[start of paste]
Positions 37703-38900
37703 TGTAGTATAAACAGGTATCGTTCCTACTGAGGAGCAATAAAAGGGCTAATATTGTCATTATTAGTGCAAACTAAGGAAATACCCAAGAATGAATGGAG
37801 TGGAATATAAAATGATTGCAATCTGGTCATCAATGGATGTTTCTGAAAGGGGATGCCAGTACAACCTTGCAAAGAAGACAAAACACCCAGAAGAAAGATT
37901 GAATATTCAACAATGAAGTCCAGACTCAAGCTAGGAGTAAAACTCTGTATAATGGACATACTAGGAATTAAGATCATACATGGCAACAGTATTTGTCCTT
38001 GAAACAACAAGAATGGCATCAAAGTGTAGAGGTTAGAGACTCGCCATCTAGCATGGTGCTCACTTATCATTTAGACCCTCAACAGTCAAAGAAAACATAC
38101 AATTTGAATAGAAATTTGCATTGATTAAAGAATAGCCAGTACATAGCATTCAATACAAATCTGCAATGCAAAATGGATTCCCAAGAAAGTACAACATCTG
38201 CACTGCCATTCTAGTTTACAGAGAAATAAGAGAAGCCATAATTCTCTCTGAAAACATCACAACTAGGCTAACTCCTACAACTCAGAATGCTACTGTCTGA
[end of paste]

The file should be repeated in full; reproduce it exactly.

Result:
Positions 37703-38900
37703 TGTAGTATAAACAGGTATCGTTCCTACTGAGGAGCAATAAAAGGGCTAATATTGTCATTATTAGTGCAAACTAAGGAAATACCCAAGAATGAATGGAG
37801 TGGAATATAAAATGATTGCAATCTGGTCATCAATGGATGTTTCTGAAAGGGGATGCCAGTACAACCTTGCAAAGAAGACAAAACACCCAGAAGAAAGATT
37901 GAATATTCAACAATGAAGTCCAGACTCAAGCTAGGAGTAAAACTCTGTATAATGGACATACTAGGAATTAAGATCATACATGGCAACAGTATTTGTCCTT
38001 GAAACAACAAGAATGGCATCAAAGTGTAGAGGTTAGAGACTCGCCATCTAGCATGGTGCTCACTTATCATTTAGACCCTCAACAGTCAAAGAAAACATAC
38101 AATTTGAATAGAAATTTGCATTGATTAAAGAATAGCCAGTACATAGCATTCAATACAAATCTGCAATGCAAAATGGATTCCCAAGAAAGTACAACATCTG
38201 CACTGCCATTCTAGTTTACAGAGAAATAAGAGAAGCCATAATTCTCTCTGAAAACATCACAACTAGGCTAACTCCTACAACTCAGAATGCTACTGTCTGA